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Testosterone improves quality of life, sexual function, and delayed verbal recall in men with uncontrolled type 2 diabetes

Atlanta, GA June 10, 2022
Testosterone replacement therapy improved sexual symptoms, libido, symptom severity, delayed verbal recall and overall quality of life among people with poorly controlled type 2 diabetes and hypogonadism, according to research being presented Monday at ENDO 2022, the Endocrine Society’s annual meeting in Atlanta, Ga.

This is the first randomized controlled trial to show significant improvements from testosterone replacement therapy, according to lead author, Preethi Mohan Rao, M.B.B.S., M.R.C.P., C.C.S.T., M.D., and Prof. Hugh Jones, consultants in diabetes and endocrinology at the Barnsley Hospital NHS Foundation Trust in Barnsley, U.K., and University of Sheffield in Sheffield, U.K.

“The findings are welcome news to men with diabetes and hypogonadism, since they often have a poor quality of life,” Rao said.

Rao and colleagues conducted a randomized, double-blind, placebo-controlled add-on trial of intramuscular testosterone undecanoate (Nebido®, TRT) administered every 12 weeks in 65 men (mean age 59 years) with poorly-controlled diabetes and hypogonadism. In Phase 1, patients were randomly assigned to either treatment or placebo for 6 months of TRT. Phase 2 consisted of an open-label format for 6 months and those administered placebos were moved into the treatment group. Patients in the treatment group continued treatment.

In Phase 1, the mean total Aging Male Symptoms (AMS) score, which is a quality of life assessment tool in men, significantly decreased from a baseline of 48.34±13.13 to 37.72±12.25 at 6 months after TRT compared with placebo (p<0.05). Those who were administered TRT were more likely to move on from severe symptoms to low, mild, or moderate symptoms compared to those in the placebo group (46% vs. 28%, p=0.0024). However, there were no significant findings from SF-36 scores, MMSE scores, BDHQ, NERI or IIEF-5 scores or its domains at baseline and after 6 months of TRT.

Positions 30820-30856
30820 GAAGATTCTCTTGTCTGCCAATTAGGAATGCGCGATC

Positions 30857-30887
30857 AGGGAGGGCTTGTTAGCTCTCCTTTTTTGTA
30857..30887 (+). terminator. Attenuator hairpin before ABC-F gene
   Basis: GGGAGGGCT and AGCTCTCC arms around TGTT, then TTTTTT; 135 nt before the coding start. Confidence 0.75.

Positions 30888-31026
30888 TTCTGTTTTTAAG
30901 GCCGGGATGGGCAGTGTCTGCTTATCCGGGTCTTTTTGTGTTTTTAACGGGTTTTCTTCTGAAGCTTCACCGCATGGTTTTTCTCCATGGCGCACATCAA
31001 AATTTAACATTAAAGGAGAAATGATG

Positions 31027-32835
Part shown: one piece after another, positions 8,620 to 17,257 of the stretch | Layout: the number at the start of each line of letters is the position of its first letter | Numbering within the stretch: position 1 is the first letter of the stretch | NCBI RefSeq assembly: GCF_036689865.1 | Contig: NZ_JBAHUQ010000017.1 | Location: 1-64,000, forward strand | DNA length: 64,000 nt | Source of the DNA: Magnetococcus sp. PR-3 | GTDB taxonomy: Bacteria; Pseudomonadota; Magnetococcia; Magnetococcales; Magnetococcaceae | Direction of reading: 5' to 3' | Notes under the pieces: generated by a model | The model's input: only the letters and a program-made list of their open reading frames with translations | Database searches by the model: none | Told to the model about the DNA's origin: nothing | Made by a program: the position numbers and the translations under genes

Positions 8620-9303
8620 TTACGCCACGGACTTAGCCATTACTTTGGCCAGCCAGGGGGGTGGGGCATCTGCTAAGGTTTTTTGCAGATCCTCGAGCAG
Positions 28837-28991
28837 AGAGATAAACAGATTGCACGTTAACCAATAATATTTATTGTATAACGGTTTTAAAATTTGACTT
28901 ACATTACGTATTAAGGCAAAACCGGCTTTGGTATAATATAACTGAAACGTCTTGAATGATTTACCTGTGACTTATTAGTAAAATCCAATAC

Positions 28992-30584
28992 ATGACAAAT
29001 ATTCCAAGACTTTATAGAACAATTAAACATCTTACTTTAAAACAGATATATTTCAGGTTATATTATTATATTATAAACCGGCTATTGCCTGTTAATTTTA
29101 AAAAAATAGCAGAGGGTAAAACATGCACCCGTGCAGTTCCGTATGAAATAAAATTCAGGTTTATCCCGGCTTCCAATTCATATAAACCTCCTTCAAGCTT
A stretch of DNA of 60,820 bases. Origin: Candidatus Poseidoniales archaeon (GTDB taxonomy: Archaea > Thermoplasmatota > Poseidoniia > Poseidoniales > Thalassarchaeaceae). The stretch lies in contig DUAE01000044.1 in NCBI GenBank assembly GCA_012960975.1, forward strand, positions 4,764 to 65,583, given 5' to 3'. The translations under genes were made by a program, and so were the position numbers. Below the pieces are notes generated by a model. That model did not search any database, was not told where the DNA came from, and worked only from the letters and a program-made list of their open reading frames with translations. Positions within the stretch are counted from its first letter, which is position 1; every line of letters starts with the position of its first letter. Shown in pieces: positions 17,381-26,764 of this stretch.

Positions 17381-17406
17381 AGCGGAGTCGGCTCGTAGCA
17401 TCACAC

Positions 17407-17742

In Phase 2, the AMS total score (p=001) and all its subscales (physical p=0.01), psychological (p=0.026), and sexual (p<0.001), with improvement in libido (p<0.001) showed significant improvements. Sexual wellbeing (p=0.002) and emotional wellbeing (p=0.011) were also significantly improved (p=0.07). In addition, QoL scores revealed better physical health (p=0.019) and health change (p=0.019). Statistically significant changes were noted for delayed verbal recall (an early sign of dementia) in this phase, as well (p=0.0004).

“These findings will also form the evidence basis for our general practitioners and endocrinologists to proactively ask their diabetes patients about the symptoms at their regular health visits and investigate and diagnose hypogonadism appropriately and treat them with testosterone where indicated,” Rao said. “Our trial showed that the treatment is very safe when accurately monitored.”

About Endocrine Society

Endocrinologists are at the core of solving the most pressing health problems of our time, from diabetes and obesity to infertility, bone health, and hormone-related cancers. The Endocrine Society is the world’s oldest and largest organization of scientists devoted to hormone research and physicians who care for people with hormone-related conditions.

The Society has more than 18,000 members, including scientists, physicians, educators, nurses and students in 122 countries. To learn more about the Society and the field of endocrinology, visit our site at www.endocrine.org. Follow us on Twitter at @TheEndoSociety and @EndoMedia.

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